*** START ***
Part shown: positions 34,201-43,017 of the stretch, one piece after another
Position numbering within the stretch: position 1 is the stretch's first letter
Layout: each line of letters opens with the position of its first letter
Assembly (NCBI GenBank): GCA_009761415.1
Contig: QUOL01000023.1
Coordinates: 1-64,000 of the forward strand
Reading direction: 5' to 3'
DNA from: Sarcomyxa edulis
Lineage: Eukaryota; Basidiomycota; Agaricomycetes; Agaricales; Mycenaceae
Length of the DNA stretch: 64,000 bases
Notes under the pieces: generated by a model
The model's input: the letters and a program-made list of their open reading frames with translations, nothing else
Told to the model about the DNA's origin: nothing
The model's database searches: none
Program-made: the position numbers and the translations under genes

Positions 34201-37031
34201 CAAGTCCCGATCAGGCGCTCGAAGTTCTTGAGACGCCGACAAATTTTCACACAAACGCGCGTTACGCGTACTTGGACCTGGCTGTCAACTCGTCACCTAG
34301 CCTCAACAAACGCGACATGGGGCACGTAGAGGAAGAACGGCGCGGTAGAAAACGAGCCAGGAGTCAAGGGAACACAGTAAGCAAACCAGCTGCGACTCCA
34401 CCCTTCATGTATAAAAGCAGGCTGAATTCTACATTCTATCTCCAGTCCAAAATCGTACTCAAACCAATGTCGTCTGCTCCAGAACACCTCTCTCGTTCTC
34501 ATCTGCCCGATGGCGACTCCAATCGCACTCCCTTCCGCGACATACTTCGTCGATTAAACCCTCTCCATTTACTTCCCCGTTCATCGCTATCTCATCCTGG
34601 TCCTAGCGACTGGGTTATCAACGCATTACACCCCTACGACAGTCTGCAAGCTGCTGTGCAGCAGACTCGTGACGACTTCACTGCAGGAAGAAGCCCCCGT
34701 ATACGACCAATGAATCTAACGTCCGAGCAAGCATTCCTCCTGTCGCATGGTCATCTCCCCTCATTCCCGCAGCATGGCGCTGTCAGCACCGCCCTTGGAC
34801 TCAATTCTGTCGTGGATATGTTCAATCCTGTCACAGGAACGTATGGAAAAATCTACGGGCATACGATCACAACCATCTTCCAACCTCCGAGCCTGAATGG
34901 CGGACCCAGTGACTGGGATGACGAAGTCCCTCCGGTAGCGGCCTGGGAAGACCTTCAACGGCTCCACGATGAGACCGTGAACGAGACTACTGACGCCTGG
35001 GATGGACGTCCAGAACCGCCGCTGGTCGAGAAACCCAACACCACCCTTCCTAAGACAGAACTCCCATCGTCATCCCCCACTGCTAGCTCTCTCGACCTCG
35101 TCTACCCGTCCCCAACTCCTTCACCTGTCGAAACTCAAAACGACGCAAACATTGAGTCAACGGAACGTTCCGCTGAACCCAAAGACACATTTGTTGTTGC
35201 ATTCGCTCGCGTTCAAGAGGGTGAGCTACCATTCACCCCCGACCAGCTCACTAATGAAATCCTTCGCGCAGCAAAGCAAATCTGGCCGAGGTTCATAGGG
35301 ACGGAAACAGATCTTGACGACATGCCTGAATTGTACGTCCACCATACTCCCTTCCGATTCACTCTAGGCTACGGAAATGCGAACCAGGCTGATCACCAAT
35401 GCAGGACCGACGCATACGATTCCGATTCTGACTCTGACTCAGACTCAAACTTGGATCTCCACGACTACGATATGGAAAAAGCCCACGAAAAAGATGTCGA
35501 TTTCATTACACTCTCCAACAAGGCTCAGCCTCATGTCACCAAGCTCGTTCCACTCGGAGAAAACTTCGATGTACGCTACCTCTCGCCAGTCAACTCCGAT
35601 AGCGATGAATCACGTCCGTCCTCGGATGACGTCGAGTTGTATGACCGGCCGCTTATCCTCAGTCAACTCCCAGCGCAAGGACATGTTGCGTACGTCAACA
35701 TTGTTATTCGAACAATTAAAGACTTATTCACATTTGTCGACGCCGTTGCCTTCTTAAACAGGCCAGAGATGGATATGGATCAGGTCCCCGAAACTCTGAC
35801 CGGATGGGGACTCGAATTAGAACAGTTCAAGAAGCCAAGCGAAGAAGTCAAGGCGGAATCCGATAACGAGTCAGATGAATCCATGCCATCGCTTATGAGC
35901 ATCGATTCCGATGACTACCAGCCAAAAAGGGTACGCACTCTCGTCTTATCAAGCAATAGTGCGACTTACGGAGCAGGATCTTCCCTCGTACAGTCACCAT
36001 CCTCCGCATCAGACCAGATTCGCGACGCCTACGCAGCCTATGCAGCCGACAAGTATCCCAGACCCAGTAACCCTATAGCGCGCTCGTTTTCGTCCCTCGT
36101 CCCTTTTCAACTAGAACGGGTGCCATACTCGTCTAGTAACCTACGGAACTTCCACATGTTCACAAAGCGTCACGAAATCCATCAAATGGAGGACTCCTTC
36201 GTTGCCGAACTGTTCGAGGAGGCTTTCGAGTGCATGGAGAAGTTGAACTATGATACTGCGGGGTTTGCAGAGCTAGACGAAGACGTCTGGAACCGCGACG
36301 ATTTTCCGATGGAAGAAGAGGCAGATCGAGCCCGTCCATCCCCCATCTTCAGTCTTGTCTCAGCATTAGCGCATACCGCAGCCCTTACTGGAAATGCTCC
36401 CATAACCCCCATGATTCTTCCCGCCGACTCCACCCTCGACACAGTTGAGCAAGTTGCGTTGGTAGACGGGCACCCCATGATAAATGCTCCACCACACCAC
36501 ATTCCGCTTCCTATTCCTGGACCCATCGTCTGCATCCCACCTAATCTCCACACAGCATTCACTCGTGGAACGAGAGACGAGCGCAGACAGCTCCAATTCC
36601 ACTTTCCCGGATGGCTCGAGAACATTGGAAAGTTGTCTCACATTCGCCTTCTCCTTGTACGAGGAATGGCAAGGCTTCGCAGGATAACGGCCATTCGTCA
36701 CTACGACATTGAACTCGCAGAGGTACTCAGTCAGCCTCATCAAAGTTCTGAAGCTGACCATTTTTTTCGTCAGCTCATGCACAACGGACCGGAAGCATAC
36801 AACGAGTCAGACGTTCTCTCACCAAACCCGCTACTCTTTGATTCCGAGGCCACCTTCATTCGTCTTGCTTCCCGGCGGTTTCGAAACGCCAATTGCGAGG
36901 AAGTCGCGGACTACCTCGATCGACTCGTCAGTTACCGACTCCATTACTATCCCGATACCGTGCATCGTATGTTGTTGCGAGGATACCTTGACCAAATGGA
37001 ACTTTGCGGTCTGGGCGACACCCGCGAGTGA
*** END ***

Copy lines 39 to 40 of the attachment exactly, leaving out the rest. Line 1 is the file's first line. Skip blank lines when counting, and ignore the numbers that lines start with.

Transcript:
36401 CATAACCCCCATGATTCTTCCCGCCGACTCCACCCTCGACACAGTTGAGCAAGTTGCGTTGGTAGACGGGCACCCCATGATAAATGCTCCACCACACCAC
36501 ATTCCGCTTCCTATTCCTGGACCCATCGTCTGCATCCCACCTAATCTCCACACAGCATTCACTCGTGGAACGAGAGACGAGCGCAGACAGCTCCAATTCC